WASHINGTON (AP) — Federal investigators said Thursday that railway companies should have to install and monitor audio and video recorders in locomotive cabs to help discourage the kind of distractions blamed in a head-on collision that killed 25 people in suburban Los Angeles.
Safety experts said the engineer of a commuter train was sending and receiving text messages on his cell phone, and he ran a red signal light before slamming into a Union Pacific freight train.
A contributing factor in the crash Sept. 12, 2008, in Chatsworth, Calif., was the absence of technology that would have allowed monitors to stop the train once it went through the red signal, according to the National Transportation Safety Board.
The texting engineer, Robert Sanchez, died in the crash, which also injured more than 100 people. The last of his text messages went out 22 seconds before impact. Investigators said Sanchez sent and received 43 text messages and made four phone calls while on duty that day.
Board members noted that Sanchez had been warned twice before about using his cell phone while on duty. They also said the freight conductor had sent and received text messages while operating his train, but investigators did not find this was a distraction that contributed to the accident.
“This is not just one individual doing this. In the other locomotive, another company’s employee was doing the same thing. It’s becoming more widespread and we have to nip this in the bud now,” said the board chairman, Deborah Hersman, after Thursday’s hearing on the crash.
“I don’t think railroading is unique. We’re seeing these distractions explode across the board in all modes of transportation, and we have to address it,” she said.
The NTSB spent 16 months investigating the crash, which involved a Metrolink commuter train traveling along a track reserved for a Union Pacific freight train. Each train was traveling faster than 40 mph when the collision occurred. Board members noted that the Metrolink engineer never hit the train’s emergency brakes, and they said that added to their belief he was distracted.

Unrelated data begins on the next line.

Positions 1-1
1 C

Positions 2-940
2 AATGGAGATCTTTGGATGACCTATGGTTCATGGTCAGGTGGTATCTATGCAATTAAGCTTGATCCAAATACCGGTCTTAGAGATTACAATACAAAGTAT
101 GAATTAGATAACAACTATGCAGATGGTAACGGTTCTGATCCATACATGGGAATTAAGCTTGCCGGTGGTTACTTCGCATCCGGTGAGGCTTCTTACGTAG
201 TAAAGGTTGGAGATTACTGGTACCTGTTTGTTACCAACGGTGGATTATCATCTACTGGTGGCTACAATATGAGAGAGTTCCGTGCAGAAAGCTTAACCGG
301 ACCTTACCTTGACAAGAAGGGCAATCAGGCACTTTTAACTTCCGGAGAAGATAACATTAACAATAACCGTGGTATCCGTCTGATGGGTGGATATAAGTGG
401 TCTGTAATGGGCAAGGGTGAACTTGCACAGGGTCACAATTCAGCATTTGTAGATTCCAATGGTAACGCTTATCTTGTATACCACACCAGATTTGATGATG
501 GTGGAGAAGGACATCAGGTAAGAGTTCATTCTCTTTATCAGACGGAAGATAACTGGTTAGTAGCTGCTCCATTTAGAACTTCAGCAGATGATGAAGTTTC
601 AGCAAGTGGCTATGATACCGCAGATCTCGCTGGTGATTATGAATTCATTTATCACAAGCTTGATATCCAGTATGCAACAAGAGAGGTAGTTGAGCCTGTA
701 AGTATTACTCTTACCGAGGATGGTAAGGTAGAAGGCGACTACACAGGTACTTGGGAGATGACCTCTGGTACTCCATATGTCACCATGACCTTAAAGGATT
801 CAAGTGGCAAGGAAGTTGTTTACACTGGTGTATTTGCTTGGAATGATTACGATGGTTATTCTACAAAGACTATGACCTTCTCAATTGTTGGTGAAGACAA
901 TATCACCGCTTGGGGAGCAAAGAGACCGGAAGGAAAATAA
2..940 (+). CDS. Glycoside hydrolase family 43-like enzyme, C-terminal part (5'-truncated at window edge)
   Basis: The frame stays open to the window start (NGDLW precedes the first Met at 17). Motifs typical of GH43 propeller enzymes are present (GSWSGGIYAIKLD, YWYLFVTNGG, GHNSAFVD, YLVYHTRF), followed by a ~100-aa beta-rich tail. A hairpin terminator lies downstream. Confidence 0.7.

Four eyewitnesses told investigators that the signal light in question was green when the train left the Chatsworth station moments before the crash. Investigators said they believed the witnesses were mistaken.
“All recorded data and physical evidence in this accident are consistent with the Metrolink train failing to stop at the red signal at Topanga and continuing along the main track reserved for the Union Pacific train,” said Wayne Workman, the agency’s chief investigator for the accident.
Hersman said witness testimony can be fallible, while two devices recording the color signals were more reliable.
Another board member, Robert Sumwalt, said he doesn’t doubt the four witnesses believe they saw a green light, but he noted that the light was almost always green when the Metrolink train approached it, so they expected it to be.
“It’s likely that those witnesses saw a light, couldn’t discern the color clearly and assumed that it was green due to the expectation that most of the other times it has been green,” Sumwalt said. “Does that sound like a plausible scenario?”
“I would say yes,” Dr. Loren Groff, an NTSB analyst, told the board.
As a result of the accident, regulators banned cell phone use by train operators, and Congress passed legislation requiring rail companies to install the computer systems that can stop trains traveling at excessive speeds or in danger of a wreck. The systems, called positive train control, must be in place by the end of 2015.
“The NTSB’s findings confirm that positive train control could have prevented this terrible tragedy,” said Sen. Barbara Boxer, D-Calif. “I will continue to fight for federal funding to make sure we implement this life-saving technology as quickly as possible.”
Metrolink, which operates a 512-mile network in Southern California, is also using video cameras in its trains to record activities inside the locomotive cab.
“Sadly, it took this accident and 25 more lives and an act of Congress to move this technology from testing to reality on passenger rail lines,” Hersman said.
Metrolink’s vice chairman, Richard Katz, said he agreed with the report’s conclusions, including its recommendations for more safety systems, such as cameras in locomotives.
“What we take away from the report is that this is a case of an engineer who screwed up, but you also have to have in place redundant systems” in case of human or mechanical error, he said.
Katz said the report also settled the issue of whether the light was red or green but added, “whether it was green or red, he was texting and not looking at the light.”
The engineer “clearly didn’t follow the rules despite repeated warnings.”
Associated Press writer Robert Jablon in Los Angeles contributed to this report.
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